Disclaimer: I purchased Mojo used from e-earphone in Akihabara as Chord wasn’t interested in us reviewing the Mojo. I don’t know how this unit got so bloody banged up in the month or so it’s been on market, but its previous owner did a bang up number on it. Not that my Mojo lost its mojo. No portable I’ve used is as full of it. Mojo goes new for 399£ or 599$ USD. You can find out all about it here: Mojo – Your Music. Just Better.
Update: I’ve added notes about DSD playback, nighttime aliens, and done my best to correct grammatical/spelling errors. My bad.
I’d like to keep this short. Short because there’s so little about Mojo about which to rant and stomp my feet.
Mojo and Toy Story’s The Claw-worshipping aliens must have a common, cross-eyed ancestor. Two of Mojo’s eyes work the volume; its final, cyclopic eye, powers the unit off and on. The volume buttons change colours depending on how much voltage is flowing from the jacks; the mains button changes colours based on the sampling rate of the music it sucks. And battery life. It’s a unique, if discursive hardware interface. And, it’s the only thing about Mojo that makes me want to curse.
The rest of the design is rock solid. Chord’s logo is cleft all HiFi-like from the body at a 35º angle. And that body stands out like Østerlars Rundkirke among pre-fab contemporaries. Nothing but its eyes budge. I could throw Mojo through a quadruple pane window. I could throw it through a Vorzüge PURE II+. Østerlars Rundkirke might stop it. Maybe.
Both Mojo’s precision build, and its solid body bely its price. Especially after benchmarking it (RMAA: Chord Mojo @24-bit), and turning it over to determine its country of manufacture, I fully expected it to go for 1000$ at a minimum. 599$ is a steal. And precisely because it is England-grown, I certainly didn’t expect a 90’s-derived ‘Microsoft Works’ logo (thanks, Darko).
What you have to steel yourself against is trypophobia. A two-second press makes its mains eye glow, turning Mojo on or off, but only if you pressed it at the right angle. Whilst photographing Mojo for a recent magazine shoot, I had the damnedest time getting its lights to go on without it sliding around my table, forcing me to refocuse my Fujifilm GX680III. It took five tries, the last of which had me rubber gloving it between antsy, frustrated fingers whose work it was to somehow get those eyes on, to get the Mojo back to the table, to switch off the overhead lights, and then to grip the shutter before those eyes again winked out. There’s not drink enough in the world for such frustration.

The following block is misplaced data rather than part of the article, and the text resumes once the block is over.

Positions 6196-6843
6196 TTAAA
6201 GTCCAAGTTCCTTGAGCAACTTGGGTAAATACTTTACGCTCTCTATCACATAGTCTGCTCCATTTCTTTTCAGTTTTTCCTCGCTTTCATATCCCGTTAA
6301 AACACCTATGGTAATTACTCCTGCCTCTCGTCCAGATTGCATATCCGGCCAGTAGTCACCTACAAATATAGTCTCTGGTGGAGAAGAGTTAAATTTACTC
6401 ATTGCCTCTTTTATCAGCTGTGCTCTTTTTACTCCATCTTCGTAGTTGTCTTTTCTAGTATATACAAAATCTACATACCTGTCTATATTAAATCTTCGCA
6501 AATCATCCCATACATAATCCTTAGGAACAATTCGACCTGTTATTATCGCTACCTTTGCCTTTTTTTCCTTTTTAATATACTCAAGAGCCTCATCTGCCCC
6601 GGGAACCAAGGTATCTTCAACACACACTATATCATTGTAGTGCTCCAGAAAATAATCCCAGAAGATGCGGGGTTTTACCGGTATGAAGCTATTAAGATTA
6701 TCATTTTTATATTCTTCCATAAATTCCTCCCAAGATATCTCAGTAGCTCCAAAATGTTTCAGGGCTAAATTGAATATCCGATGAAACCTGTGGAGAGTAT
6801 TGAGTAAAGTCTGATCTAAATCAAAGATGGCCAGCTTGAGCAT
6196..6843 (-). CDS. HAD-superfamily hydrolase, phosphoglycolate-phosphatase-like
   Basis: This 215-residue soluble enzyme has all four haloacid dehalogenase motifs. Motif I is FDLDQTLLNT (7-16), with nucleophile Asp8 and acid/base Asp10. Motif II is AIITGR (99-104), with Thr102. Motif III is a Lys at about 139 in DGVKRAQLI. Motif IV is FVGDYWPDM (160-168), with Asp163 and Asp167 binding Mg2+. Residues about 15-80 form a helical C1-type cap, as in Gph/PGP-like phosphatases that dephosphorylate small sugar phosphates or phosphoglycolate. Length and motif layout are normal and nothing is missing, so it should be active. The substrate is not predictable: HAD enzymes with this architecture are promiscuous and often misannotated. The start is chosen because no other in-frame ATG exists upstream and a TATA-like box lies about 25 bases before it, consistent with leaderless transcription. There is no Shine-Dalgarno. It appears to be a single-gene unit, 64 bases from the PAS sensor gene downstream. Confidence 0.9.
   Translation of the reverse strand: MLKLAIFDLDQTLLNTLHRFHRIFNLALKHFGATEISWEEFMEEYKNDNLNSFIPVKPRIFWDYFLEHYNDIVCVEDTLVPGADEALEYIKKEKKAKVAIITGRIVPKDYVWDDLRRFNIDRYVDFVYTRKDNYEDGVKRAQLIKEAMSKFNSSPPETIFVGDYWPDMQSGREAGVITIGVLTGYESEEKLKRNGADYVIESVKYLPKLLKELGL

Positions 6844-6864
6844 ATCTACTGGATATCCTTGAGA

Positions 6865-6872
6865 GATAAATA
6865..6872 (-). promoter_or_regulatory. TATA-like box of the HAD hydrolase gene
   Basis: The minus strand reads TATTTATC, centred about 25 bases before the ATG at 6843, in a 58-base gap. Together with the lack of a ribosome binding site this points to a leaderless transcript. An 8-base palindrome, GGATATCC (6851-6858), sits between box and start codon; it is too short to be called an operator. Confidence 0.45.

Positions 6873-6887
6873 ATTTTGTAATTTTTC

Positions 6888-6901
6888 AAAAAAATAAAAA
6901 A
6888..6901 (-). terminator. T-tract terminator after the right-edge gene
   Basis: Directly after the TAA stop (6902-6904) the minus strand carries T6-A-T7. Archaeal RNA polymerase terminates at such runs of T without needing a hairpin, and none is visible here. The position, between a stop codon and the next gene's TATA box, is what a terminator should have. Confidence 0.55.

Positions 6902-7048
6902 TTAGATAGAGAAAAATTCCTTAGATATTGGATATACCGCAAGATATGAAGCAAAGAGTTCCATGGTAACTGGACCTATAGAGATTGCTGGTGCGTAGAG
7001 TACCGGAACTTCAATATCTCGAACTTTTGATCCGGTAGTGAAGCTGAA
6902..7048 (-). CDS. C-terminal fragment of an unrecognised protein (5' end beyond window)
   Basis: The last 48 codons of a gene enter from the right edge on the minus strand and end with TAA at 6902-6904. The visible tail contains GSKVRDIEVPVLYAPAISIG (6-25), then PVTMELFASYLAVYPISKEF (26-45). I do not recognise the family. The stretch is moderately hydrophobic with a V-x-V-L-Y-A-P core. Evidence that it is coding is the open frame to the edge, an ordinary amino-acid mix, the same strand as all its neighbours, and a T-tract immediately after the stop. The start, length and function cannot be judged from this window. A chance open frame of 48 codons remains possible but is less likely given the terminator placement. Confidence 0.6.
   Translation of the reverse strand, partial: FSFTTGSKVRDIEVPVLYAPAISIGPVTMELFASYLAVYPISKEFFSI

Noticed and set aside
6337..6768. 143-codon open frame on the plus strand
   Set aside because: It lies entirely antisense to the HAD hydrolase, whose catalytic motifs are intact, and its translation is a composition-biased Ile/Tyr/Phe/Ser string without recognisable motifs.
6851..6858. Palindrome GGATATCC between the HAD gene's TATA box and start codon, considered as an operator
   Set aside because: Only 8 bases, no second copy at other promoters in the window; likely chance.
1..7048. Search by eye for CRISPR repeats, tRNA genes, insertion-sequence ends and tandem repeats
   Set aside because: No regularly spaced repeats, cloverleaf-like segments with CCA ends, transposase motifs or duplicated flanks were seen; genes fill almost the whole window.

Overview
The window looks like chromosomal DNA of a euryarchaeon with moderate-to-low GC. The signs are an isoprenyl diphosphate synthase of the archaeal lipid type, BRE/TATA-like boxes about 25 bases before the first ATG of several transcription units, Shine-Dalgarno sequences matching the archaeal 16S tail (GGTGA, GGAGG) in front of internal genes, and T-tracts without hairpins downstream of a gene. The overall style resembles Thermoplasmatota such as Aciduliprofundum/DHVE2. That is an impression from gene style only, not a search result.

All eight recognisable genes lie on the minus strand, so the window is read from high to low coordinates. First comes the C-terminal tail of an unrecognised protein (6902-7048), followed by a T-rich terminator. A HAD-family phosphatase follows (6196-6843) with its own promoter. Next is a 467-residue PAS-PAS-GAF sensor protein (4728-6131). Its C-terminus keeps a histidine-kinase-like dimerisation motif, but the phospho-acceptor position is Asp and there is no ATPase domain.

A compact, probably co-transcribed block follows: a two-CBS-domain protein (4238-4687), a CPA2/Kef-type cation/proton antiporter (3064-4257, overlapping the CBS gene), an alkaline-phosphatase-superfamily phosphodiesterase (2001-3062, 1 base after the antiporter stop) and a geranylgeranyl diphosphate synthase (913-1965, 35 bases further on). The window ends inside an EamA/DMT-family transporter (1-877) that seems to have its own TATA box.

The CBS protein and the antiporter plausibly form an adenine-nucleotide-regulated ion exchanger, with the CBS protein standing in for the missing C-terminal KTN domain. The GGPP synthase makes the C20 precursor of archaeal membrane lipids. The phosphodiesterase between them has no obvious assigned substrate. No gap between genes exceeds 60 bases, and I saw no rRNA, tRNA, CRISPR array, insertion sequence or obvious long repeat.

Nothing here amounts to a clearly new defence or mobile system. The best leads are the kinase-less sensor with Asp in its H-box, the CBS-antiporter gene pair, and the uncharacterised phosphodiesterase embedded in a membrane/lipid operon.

I get it: they’re part of a unique design. But that design can be a bugger to use. And after just a few uses, those eyes develop finger print cataracts.
Mojo’s tied-died and geekily systematic display of sampling rates and volumes and battery life by colour bands is great- if you have a de-coder handy. Thankfully, confusion ends there. Mojo plugs and plays straight out of an iPhone (if you’ve got a lightning-USB adapter), Android, and Mac. I have no idea what hoops you have to run through to get Windows to play nice with it, but you people exist, and I’m sure there’s a way for your will. If you’ve got a hi-end player, you fire its digital output into any of Mojo’s inputs: USB, optical, or coaxial.
I should have mentioned this earlier: Mojo whines a bit. When charging, it whines till USB calms. Or something. And it whines when you’ve got it on, but not not got your iPhone or iMac feeding it music. I’m told this is normal. Okay… At least it quiets after a while.
In order to get on with Mojo, there are a number of things to forgive. Like the above. And, like how its eyes are so damned bright. It totally lights up your bedside. It lights up your ceiling, your spouse, and part of the closet- but only just enough. There’s something in there, something dark, slithering, and waiting. Ignorance is bliss. But Chord are English. There’s something about the struggle that matters, that pays off in the long run. And let me tell you… Mojo really does pay off. It zips through 16-bit, through 24-bit, through DXD and DSD. It plugs into your everything. It’s a do-it all that, in the name of compatibility, doesn’t mess with performance.
Romantic types will enjoy plugging in headphones side by side in front of the fire in preparation for plugging and unplugging each other.
But Mojo is hardly about the fiddly, or the fondle.
It is all about performance.
Sound and performance after the jump: